Users of Evernote were recently sent an email that said that the company had decided to implement a password reset. It required 50 million users to reset their passwords. Why? The answer is the usual one when a company urges users to change their passwords – Evernote got hacked over the weekend.
This explains the difficulties that my husband and I had when we went grocery shopping. He uses Evernote to create grocery lists (instead of writing it down on paper). Usually, this works really well. However, when we got to the store and he tried to open Evernote, it wasn’t functioning as he expected it to. Oh, no! Could hackers be reading our grocery lists? If so, then they must be awfully bored.
The email Evernote sent to its users says:
Evernote’s Operations & Security team has discovered and blocked suspicious activity on the Evernote network that appears to have been a coordinated attempt to access secure areas of the Evernote Service.
It goes on to say that this is the reason why they are implementing a password reset. So, if you opened Evernote today, and wondered why it was asking you to reset your password, now you know. Evernote says that they have no evidence that any payment information for Evernote Premium or Evernote Business customers was accessed. It also says:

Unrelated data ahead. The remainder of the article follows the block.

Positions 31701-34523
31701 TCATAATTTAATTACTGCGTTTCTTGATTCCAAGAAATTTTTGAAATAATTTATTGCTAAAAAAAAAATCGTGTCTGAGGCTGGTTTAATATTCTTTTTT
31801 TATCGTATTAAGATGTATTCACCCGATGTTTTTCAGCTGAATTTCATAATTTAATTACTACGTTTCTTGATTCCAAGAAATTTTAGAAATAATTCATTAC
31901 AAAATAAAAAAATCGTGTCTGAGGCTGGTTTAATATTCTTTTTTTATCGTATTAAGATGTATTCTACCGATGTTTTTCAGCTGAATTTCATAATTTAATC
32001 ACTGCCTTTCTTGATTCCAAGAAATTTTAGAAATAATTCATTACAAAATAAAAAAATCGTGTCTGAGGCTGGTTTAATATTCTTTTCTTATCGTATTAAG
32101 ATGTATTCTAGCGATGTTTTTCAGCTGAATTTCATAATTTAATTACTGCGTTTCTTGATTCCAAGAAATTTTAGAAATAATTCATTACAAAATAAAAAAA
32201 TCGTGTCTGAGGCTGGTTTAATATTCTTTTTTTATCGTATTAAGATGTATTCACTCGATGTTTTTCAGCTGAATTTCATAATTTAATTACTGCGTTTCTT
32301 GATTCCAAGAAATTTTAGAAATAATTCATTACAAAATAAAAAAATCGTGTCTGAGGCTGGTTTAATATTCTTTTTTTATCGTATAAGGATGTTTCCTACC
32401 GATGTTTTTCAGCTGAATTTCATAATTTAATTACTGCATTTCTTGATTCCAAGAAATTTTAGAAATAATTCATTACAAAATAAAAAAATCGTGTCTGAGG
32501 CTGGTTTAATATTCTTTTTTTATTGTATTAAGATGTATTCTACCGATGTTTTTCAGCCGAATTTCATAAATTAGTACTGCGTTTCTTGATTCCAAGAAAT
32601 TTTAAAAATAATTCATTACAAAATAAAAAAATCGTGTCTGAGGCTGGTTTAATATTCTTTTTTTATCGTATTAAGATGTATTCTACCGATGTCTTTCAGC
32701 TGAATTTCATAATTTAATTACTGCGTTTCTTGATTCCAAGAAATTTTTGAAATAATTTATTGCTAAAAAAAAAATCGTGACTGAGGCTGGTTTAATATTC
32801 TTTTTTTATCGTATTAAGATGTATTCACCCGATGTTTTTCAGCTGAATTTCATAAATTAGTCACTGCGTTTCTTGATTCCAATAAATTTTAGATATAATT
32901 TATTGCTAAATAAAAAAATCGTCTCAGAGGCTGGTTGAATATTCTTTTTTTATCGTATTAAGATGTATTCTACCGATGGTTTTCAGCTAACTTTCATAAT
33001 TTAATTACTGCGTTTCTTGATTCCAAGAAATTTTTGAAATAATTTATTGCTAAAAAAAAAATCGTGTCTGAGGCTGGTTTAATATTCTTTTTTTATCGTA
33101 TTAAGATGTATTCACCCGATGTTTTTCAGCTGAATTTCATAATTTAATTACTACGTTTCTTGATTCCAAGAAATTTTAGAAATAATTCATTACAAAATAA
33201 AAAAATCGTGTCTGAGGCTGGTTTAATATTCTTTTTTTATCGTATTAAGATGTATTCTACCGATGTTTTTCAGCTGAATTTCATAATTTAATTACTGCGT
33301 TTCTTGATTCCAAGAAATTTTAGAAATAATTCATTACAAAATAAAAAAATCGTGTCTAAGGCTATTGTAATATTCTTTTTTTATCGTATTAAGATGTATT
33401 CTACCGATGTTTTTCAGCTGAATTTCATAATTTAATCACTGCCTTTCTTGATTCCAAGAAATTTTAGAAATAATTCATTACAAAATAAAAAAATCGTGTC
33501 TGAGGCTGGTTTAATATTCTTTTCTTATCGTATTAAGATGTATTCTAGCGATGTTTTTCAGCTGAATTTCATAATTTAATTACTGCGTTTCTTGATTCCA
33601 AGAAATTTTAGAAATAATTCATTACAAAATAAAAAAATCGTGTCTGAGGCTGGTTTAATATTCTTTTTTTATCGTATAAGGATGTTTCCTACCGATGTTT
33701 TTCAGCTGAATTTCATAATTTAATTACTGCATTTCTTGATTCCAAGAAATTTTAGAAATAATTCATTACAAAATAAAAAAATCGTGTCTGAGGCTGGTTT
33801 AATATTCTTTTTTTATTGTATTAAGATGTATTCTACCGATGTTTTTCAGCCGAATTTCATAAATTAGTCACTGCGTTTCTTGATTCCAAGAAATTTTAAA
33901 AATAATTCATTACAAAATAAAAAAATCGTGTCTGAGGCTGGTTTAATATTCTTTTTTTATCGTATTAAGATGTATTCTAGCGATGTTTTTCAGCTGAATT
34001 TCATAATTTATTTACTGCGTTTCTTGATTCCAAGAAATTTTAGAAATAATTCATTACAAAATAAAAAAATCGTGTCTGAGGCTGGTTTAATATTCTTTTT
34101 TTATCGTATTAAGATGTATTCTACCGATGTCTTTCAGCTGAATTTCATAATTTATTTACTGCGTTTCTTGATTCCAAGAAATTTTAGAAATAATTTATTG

The investigation has shown, however, that the individual(s) responsible were able to gain access to Evernote user information, which includes usernames, email addresses associated with Evernote accounts and encrypted passwords. Even though this information was accessed, the passwords stored by Evernote are protected by one-way encryption. (In technical terms, they are hashed and salted).
There are helpful suggestions on the Evernote website (where the email it sent to users was posted) that give advice about how to create a more secure password. It also points out that you should not click on “reset password” requests in emails, and should instead go directly to the service itself to do that.